House Owner Liable for $1.3 Million in Damages for Fire-Related Death

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House Owner Liable for $1.3 Million in Damages for Fire-Related Death

In November 2013, 24-year-old Alisha Lamers lost her life in a fire that consumed the basement apartment in which she resided. The fire occurred in an illegal rooming house located in Toronto, where she had lived for just over one month, leaving her landlord liable for damages related to her death.

Alisha’s Injuries Led to her Death

As a result of the fire, Alisha suffered two cardiac arrests during her transport to Toronto Western Hospital, extensive 2nd and 3rd-degree burns over more than half of her body, and suffered extensive brain injuries.

An investigation by the Office of the Fire Marshal revealed numerous safety issues in the building. Their report noted that the structure illegally lacked:

  • Adequate fire separations
  • A means of egress
  • Smoke alarms
    • Jury Awards Parents at Trial

      This wrongful death case was tried by a six-person jury who found Konstantin Lysenko, the owner of the illegal rooming house liable for the death of the young woman. In their decision, the jury emphasized that Mr. Lysenko failed to:

      • Have a safety plan that was “prepared, approved, and implemented in the building”
      • Maintain smoke alarms in operating condition
      • Have at least two exits for every floor of the home

      The jury awarded Alisha’s parents 250,000 each for damages, including the loss of care, guidance, and companionship, an additional $250,000 each for mental distress or injury, and more than $150,000 each for future costs of care. Mr. Lysenko will be held accountable for their damages, as well as owing a $60,000 fine and a $15,000 victim surcharge for not adhering to local fire codes.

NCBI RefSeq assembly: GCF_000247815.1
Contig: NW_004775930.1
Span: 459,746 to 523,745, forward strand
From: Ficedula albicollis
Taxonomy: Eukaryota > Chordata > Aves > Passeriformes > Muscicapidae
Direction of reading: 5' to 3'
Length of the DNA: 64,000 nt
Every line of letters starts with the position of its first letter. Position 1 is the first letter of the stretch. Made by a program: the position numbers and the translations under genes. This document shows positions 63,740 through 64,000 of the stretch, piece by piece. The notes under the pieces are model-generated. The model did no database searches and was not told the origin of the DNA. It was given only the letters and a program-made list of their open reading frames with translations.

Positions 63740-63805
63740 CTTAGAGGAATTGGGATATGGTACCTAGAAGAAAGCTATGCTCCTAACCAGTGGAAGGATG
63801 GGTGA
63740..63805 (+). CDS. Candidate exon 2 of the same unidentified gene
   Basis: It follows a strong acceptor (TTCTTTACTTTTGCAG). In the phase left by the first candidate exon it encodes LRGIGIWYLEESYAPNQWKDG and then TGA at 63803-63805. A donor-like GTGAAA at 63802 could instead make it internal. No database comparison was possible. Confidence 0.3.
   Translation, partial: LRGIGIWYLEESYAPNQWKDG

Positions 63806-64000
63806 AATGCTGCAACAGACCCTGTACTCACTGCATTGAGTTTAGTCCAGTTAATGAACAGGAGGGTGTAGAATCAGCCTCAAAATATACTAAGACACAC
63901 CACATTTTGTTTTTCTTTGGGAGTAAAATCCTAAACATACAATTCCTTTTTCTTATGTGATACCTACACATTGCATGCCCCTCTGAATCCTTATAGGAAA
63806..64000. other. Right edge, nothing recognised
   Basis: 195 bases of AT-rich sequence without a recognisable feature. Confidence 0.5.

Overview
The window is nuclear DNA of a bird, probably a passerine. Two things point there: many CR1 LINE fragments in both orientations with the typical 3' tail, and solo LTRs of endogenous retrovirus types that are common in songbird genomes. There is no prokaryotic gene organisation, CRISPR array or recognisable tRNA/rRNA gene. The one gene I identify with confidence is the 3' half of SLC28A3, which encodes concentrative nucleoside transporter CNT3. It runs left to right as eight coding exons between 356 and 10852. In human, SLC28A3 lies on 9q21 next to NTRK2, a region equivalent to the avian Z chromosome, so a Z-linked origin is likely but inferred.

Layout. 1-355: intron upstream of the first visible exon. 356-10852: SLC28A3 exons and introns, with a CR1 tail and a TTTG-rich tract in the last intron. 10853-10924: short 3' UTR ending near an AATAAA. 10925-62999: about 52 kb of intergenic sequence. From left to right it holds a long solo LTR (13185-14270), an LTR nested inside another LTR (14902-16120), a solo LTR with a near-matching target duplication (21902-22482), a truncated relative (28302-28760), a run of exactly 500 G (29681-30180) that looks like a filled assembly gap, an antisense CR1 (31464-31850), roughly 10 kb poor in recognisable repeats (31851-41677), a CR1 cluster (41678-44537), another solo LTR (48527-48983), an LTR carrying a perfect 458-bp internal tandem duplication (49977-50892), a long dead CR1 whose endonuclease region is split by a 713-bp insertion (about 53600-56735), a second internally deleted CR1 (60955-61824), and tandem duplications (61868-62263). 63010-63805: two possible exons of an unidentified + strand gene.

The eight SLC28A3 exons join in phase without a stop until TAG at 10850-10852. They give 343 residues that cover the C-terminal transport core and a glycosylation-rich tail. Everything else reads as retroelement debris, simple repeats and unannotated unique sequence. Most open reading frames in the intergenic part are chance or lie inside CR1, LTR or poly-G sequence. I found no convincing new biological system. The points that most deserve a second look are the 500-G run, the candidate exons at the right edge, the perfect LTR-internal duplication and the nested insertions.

Illegal Rooming Houses in Canada

      Mr. Lysenko, who handled the case pro se, had no comment about the outcome of the civil case. Although, during the trial, he admitted that not removing bars on Lamers’s bedroom window was “stupid.” He later explained that Lamers wanted the bars there and that he did not know that he needed a license to operate a rooming house or that it needed to meet fire code.
      Illegal rooming houses are a growing problem across Canada. Data from all jurisdictions that keep track of rooming house fires shows that during a five-year period, at least 47 deaths resulted from 532 rooming house fires.

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      If you lost a loved one in a fire or another accident that could have been caused by the negligence of another party, make it a point to speak with an experienced Mississauga lawyer.
      Schedule your wrongful death consultation today at Nanda & Associate Lawyers by calling (647)-951-6200 or use our online contact form, and we will contact you. We help clients of all nationalities and backgrounds, offering services in 15 different languages, including English, French, Hindi, Punjabi, Gujarati, Bangla, Chinese, Italian, Telugu, and Tamil.